* Please click HERE to see a slideshow of the 12 designs *
The London 2012 Olympic Committee unveiled its 12 official Olympic and Paralympic posters, created by the UK’s top contemporary artists.
The London Organising Committee of the Olympic and Paralympic Games (LOCOG) commissioned 12 artists (six for the Olympics and six for the Paralympics) to create the official posters. A panel, led by Tate director Nicholas Serota, narrowed down a long list of 100 potential artists to 12 of the UK’s finest. These artists will join the ranks of Andy Warhol and David Hockney, who have also created Olympic posters.
“We are delighted that British artists have produced such compelling images in response to the Olympic and Paralympic Games,” Serota said in a press release.
Some of the artists chosen by the committee sparked controversy. Tracey Emin is best known for pieces like “My Bed,” which featured a disheveled bed with empty vodka bottles and used condoms and “Everyone I’ve Slept With,” a pop-up tent adorned with names.
However, the piece Emin created for the Paralympics is quite tame compared to her past works. Two birds are perched above a branch kissing. Scribbled words above the birds read “You inspire me with Your determination And I Love You.”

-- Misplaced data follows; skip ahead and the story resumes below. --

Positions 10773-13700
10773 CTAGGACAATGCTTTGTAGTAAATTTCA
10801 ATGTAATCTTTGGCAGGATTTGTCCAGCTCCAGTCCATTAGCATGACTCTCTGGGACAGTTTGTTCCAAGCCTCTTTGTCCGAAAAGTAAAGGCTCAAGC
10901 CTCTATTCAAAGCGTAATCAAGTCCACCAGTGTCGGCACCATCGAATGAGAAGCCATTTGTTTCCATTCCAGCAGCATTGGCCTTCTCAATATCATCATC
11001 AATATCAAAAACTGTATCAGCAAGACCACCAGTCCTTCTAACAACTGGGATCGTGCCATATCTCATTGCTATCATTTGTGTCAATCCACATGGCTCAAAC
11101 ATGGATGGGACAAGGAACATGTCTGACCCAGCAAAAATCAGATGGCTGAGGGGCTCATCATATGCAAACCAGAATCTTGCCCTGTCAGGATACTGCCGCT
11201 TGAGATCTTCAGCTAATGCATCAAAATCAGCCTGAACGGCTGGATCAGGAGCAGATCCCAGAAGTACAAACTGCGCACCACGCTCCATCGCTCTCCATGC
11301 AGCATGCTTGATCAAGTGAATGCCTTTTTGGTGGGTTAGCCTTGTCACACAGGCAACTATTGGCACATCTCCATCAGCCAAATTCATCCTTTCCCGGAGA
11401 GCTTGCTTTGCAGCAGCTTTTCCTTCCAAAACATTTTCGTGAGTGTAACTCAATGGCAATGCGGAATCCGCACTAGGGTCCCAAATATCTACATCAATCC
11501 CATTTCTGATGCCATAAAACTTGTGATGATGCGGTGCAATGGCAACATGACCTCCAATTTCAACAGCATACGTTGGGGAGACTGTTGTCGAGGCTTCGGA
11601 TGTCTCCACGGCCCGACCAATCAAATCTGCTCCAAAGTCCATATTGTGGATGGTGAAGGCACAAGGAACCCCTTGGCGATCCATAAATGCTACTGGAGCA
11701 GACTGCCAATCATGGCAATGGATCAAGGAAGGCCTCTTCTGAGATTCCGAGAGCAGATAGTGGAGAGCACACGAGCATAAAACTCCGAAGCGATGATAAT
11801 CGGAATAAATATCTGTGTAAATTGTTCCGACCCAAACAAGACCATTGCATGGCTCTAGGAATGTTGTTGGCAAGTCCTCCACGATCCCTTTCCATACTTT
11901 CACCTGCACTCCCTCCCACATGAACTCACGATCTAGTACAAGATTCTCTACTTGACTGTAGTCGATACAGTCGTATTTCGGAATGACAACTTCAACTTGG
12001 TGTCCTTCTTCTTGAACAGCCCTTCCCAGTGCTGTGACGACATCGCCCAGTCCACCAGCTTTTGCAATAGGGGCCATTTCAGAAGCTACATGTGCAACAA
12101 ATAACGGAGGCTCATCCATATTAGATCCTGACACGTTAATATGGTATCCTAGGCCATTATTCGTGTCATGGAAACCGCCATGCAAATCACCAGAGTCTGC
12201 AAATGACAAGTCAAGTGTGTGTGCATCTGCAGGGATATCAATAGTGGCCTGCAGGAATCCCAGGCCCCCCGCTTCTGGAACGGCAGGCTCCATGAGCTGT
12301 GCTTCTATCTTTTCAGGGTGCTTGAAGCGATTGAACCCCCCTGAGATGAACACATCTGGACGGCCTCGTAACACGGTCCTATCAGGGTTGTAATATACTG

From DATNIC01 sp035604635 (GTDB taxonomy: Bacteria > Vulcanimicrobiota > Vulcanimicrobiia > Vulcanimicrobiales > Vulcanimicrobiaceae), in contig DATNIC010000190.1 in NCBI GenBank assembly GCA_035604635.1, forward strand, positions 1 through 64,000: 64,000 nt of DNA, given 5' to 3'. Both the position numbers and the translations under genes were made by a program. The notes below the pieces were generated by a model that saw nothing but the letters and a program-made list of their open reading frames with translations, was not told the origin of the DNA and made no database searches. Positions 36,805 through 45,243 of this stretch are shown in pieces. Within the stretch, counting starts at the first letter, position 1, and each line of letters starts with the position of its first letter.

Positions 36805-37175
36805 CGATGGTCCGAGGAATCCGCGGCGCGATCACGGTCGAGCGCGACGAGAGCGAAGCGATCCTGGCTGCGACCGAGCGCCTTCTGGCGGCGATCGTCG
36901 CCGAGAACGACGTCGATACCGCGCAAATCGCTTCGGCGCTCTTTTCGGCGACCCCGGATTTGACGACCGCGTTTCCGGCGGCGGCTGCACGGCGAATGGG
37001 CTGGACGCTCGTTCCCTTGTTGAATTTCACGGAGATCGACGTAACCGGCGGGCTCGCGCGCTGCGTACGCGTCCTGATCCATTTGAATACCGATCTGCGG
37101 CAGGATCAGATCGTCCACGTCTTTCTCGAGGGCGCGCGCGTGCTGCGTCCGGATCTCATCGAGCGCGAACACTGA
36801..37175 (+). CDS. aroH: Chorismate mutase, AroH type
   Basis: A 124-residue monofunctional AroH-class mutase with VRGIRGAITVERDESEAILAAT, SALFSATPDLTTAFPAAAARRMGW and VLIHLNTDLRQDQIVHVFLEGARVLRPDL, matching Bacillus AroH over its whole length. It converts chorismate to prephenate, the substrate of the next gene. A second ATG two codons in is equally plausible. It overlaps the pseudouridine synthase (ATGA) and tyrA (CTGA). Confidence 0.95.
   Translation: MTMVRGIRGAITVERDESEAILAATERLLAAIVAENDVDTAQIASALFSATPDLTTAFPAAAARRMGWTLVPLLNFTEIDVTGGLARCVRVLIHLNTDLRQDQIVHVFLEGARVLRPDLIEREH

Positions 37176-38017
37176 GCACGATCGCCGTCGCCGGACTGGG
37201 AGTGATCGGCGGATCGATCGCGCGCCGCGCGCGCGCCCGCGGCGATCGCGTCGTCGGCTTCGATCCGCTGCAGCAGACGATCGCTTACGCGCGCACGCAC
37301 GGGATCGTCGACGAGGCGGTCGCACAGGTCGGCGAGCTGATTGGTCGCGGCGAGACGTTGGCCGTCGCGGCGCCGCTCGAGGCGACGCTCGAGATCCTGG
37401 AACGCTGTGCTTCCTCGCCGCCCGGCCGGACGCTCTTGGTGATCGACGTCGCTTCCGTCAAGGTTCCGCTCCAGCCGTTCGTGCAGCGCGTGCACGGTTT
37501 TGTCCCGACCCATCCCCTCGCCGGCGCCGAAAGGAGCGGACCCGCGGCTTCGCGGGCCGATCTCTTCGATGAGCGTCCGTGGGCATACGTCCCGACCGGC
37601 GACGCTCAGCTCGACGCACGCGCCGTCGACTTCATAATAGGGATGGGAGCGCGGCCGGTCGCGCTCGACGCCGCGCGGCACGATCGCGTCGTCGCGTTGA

“I thought about what I wanted to see and what would make me feel good because this is about feeling good and celebrating what we have. It is not just about sport. It is also about courage and determination,” Emin told the Guardian.
The posters were snubbed by some media critics as questionable choices for the Olympics. Howard Hodgkin’s abstract painting, “Swimming,” is one of the ones under fire. The piece was compared to a “blue blob” in the UK’s Sun and a child’s art project in the Daily Mail. The large blue swirl of paint was, in actuality, designed to match the fluidity of swimmers moving in the water.
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The union of art and sport dates back to 1912 when Stockholm created the first official poster and advertising campaign for the Olympics. Like the London posters, Stockholm’s were not without controversy- the official poster was barred from many public places due to the nudity of the men proudly waving nation’s flags.
The Queen received a set of the London 2012 prints for the Royal Collection, the Government Art Collection. The collection will be on display at Prime Minister David Cameron’s residence. The British Council also recieved prints. Their collection will be used in a “UK Now” exhibit, shown across China.
The images can be seen in a free exhibition at the Tate as part of the London 2012 Festival. They can also be purchased for seven pounds (about $11.25) on the London 2012 Web site.